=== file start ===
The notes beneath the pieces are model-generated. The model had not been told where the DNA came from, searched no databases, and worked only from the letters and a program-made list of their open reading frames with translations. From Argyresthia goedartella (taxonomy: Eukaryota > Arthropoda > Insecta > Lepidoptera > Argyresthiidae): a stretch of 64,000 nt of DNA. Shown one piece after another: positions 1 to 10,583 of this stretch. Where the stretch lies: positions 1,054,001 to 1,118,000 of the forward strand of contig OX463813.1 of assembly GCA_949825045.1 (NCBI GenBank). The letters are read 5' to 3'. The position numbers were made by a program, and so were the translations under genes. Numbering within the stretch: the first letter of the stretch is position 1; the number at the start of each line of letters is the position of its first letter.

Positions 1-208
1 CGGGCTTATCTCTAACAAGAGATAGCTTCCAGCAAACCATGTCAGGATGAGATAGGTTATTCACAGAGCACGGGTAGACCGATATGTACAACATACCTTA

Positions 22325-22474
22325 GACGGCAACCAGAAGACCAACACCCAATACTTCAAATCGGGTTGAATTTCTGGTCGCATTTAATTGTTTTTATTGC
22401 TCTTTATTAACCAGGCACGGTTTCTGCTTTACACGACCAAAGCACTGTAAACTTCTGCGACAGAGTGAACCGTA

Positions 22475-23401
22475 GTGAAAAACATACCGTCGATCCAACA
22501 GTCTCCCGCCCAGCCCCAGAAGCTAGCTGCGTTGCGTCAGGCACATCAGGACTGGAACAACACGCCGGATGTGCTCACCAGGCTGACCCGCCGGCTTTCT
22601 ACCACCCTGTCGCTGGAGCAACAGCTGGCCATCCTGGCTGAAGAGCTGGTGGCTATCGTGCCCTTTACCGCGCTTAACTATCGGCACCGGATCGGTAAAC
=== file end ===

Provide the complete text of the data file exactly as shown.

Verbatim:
The notes beneath the pieces are model-generated. The model had not been told where the DNA came from, searched no databases, and worked only from the letters and a program-made list of their open reading frames with translations. From Argyresthia goedartella (taxonomy: Eukaryota > Arthropoda > Insecta > Lepidoptera > Argyresthiidae): a stretch of 64,000 nt of DNA. Shown one piece after another: positions 1 to 10,583 of this stretch. Where the stretch lies: positions 1,054,001 to 1,118,000 of the forward strand of contig OX463813.1 of assembly GCA_949825045.1 (NCBI GenBank). The letters are read 5' to 3'. The position numbers were made by a program, and so were the translations under genes. Numbering within the stretch: the first letter of the stretch is position 1; the number at the start of each line of letters is the position of its first letter.

Positions 1-208
1 CGGGCTTATCTCTAACAAGAGATAGCTTCCAGCAAACCATGTCAGGATGAGATAGGTTATTCACAGAGCACGGGTAGACCGATATGTACAACATACCTTA

Positions 22325-22474
22325 GACGGCAACCAGAAGACCAACACCCAATACTTCAAATCGGGTTGAATTTCTGGTCGCATTTAATTGTTTTTATTGC
22401 TCTTTATTAACCAGGCACGGTTTCTGCTTTACACGACCAAAGCACTGTAAACTTCTGCGACAGAGTGAACCGTA

Positions 22475-23401
22475 GTGAAAAACATACCGTCGATCCAACA
22501 GTCTCCCGCCCAGCCCCAGAAGCTAGCTGCGTTGCGTCAGGCACATCAGGACTGGAACAACACGCCGGATGTGCTCACCAGGCTGACCCGCCGGCTTTCT
22601 ACCACCCTGTCGCTGGAGCAACAGCTGGCCATCCTGGCTGAAGAGCTGGTGGCTATCGTGCCCTTTACCGCGCTTAACTATCGGCACCGGATCGGTAAAC